How Modern Preaching on the Woman at the Well Falls Short
The Samaritan woman at Jacob’s Well brings Divine Mercy to its fullest light.
Modern people tend to immediately regard “outcasts” as victims of intolerance — it’s one of our more spiritually generous reflexes. But often enough, the distinction is well earned.
It’s likely we’ve all been excluded from a group at one time or another. Perhaps we annoyed friends by being overeager to impress or please. Perhaps we irked classmates by droning on about a topic no one else found interesting. (I’ll cop to that one.) Or perhaps we simply lost the respect of our community by failing to honor our commitments.
The latter example almost certainly accounts for the social isolation of the Samaritan woman at the well from the fourth chapter of John’s Gospel. Having been married five times and cohabitating with a sixth man — which is something of a feat for a woman in a Samaritan hill village — she is forced to journey to the well alone under the midday sun. Her social status excludes her from the convoy of village women who would perform the task together in the cool of the morning.
While the spiritual implications of the story are myriad, modern preachers are fond of framing it in terms of simple bigotry. For them, the central issue is the lack of mercy afforded to the adulteress by the village women. The moral is similarly straightforward: that we too should journey out "to the margins” of society and accompany those who’ve been cast out.
It’s a point well taken — indeed, Catholics should reach out to the marginalized at every turn. Not a single soul is beyond the mercy of God. But the totality of this interpretation is, shall we say, light. The woman at the well is among the most spiritually rich historical occurrences recorded in the New Testament. And yet, ordinary Catholics are often left with the impression that the story is a mere meditation on social justice.
More than intellectually meager, the “bigotry” framing also tends to misinterpret the practicalities of the situation. The more plausible explanation for her isolation is that the village women simply didn’t want her around their husbands. And who could blame them?
It is a moral obligation to be merciful, not to be stupid.
Perhaps worse, the “bigotry” framing reduces Jesus to a Very Nice Guy, indistinguishable from any other plucky and soft-hearted social justice activist. It casts emphasis on the plight of the Samaritan woman rather than on the radical mercy of Christ.
Meanwhile, a more realistic interpretation of the story — one that accounts for the culpability of the Samaritan woman — yields far greater spiritual treasures, as well as transformative truths about human identity in relation to God in the person of Jesus Christ. Only by acknowledging her sin can we begin to grasp the utter gratuitousness of God’s mercy and our need for a savior.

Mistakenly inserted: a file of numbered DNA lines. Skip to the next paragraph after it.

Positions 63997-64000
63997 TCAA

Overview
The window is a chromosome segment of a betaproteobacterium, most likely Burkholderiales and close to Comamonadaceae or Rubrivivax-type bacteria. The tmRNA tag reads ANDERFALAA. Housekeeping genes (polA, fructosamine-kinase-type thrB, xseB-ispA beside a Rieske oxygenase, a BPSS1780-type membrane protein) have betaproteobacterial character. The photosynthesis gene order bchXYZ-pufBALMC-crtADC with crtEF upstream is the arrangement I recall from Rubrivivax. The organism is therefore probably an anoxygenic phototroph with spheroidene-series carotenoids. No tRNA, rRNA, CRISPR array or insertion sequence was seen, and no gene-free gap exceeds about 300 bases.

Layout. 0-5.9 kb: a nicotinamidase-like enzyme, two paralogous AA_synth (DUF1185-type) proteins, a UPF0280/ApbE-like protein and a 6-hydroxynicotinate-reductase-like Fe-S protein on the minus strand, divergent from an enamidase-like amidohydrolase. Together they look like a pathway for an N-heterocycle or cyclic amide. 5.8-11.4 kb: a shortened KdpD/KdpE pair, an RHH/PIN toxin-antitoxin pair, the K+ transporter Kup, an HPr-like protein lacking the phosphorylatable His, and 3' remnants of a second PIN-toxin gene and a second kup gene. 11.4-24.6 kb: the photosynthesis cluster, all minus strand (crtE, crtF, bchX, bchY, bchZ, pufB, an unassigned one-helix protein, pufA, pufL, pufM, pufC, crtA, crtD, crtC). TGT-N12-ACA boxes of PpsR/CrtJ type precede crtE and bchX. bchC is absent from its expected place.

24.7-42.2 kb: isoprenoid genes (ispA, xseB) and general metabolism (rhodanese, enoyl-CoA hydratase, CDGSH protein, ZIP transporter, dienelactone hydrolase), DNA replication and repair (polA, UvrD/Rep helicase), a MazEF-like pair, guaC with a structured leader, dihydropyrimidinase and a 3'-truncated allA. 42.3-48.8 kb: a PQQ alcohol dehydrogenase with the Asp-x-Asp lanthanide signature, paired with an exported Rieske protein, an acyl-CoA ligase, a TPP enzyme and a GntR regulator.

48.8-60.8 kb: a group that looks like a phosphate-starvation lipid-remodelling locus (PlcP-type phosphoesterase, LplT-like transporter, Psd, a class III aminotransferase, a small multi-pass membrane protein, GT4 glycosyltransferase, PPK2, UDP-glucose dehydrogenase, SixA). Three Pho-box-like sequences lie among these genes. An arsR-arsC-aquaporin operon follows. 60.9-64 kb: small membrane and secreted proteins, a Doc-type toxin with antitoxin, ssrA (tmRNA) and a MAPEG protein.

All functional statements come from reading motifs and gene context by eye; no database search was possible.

It’s easy to imagine the bitter ruminations cycling through the woman’s mind as she lugged pails through the midday heat on the day Christ found her at the well. Curse those uppity prudes! she might have thought to herself. No wonder they couldn’t hold onto a man with an attitude like theirs! And then: How could I be so selfish? So cruel? And finally: I am worthless. I don’t deserve love.
It is a pitiable state, one in which we are most alone and believe in God’s mercy least. And worse, we enter into it freely rejecting both law and love. We do it to ourselves.
Herein lies the magnificent truth of the woman at the well: that even when we spit on God’s law and curse our neighbors; even when we limp under the heat of our own shame and despair; even when we wish we’d have never existed in the first place, even then the light of Christ pursues us with the desperation of a parent in search of a lost child.
The woman at the well brings the abandon of God’s rescue mission for each of his children to its fullest light. Whereas the titular character in the parable of the lost sheep carries the aspect of naive innocence, the woman at the well is no mindless beast. Indeed, she is cunning, seductive and entirely aware of the sins she persists in committing. It is she who references Jacob and the tradition of her ancestors, after all, as well as a keen understanding of the religious conflicts of her day. Her sophistication confirms the gravity of her sin. And yet, despite her many conscious rejections of him, the Lord, in his inexhaustible and passionate involvement with the salvation of each of his children, journeys out to the margins to retrieve her.
The "bigotry" interpretation of the woman at the well falls short because its emphasis is too human. It doesn’t make sense for a shepherd to risk losing his whole flock for the sake of one sheep, nor does it make sense for a young preacher to risk being seen alone with a woman of ill repute. As is often the case, the nature of God’s love does not compute neatly in human terms.
The story of the Lord’s pursuit of the woman at the well should not be diluted to be made more palatable, or worse, more relatable. It should instead remind us that no matter how many times we fall into sin, nor how isolated we might be, Christ will continue to pursue us as if we were his only.
And he won’t stop until we’ve all returned safely home. How’s that for “inclusive?”